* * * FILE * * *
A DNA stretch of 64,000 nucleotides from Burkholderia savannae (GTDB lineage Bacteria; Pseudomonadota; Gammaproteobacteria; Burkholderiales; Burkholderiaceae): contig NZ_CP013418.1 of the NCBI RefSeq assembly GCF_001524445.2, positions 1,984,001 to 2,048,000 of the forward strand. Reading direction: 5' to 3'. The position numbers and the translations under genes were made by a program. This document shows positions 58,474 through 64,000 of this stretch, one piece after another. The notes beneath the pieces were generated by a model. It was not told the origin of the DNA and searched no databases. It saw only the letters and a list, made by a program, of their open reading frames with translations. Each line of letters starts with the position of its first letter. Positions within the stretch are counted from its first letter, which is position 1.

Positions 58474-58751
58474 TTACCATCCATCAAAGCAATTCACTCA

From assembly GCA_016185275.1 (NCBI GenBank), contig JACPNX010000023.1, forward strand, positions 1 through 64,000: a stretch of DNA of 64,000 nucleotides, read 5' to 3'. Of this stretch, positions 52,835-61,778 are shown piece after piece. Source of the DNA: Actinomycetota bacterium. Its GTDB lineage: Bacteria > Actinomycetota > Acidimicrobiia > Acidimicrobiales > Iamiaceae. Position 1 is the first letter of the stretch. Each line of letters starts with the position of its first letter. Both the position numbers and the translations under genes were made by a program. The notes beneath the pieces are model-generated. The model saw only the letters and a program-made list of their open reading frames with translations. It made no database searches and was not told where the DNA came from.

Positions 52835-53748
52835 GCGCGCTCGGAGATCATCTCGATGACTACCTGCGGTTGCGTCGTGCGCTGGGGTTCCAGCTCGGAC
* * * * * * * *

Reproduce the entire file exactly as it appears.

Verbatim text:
A DNA stretch of 64,000 nucleotides from Burkholderia savannae (GTDB lineage Bacteria; Pseudomonadota; Gammaproteobacteria; Burkholderiales; Burkholderiaceae): contig NZ_CP013418.1 of the NCBI RefSeq assembly GCF_001524445.2, positions 1,984,001 to 2,048,000 of the forward strand. Reading direction: 5' to 3'. The position numbers and the translations under genes were made by a program. This document shows positions 58,474 through 64,000 of this stretch, one piece after another. The notes beneath the pieces were generated by a model. It was not told the origin of the DNA and searched no databases. It saw only the letters and a list, made by a program, of their open reading frames with translations. Each line of letters starts with the position of its first letter. Positions within the stretch are counted from its first letter, which is position 1.

Positions 58474-58751
58474 TTACCATCCATCAAAGCAATTCACTCA

From assembly GCA_016185275.1 (NCBI GenBank), contig JACPNX010000023.1, forward strand, positions 1 through 64,000: a stretch of DNA of 64,000 nucleotides, read 5' to 3'. Of this stretch, positions 52,835-61,778 are shown piece after piece. Source of the DNA: Actinomycetota bacterium. Its GTDB lineage: Bacteria > Actinomycetota > Acidimicrobiia > Acidimicrobiales > Iamiaceae. Position 1 is the first letter of the stretch. Each line of letters starts with the position of its first letter. Both the position numbers and the translations under genes were made by a program. The notes beneath the pieces are model-generated. The model saw only the letters and a program-made list of their open reading frames with translations. It made no database searches and was not told where the DNA came from.

Positions 52835-53748
52835 GCGCGCTCGGAGATCATCTCGATGACTACCTGCGGTTGCGTCGTGCGCTGGGGTTCCAGCTCGGAC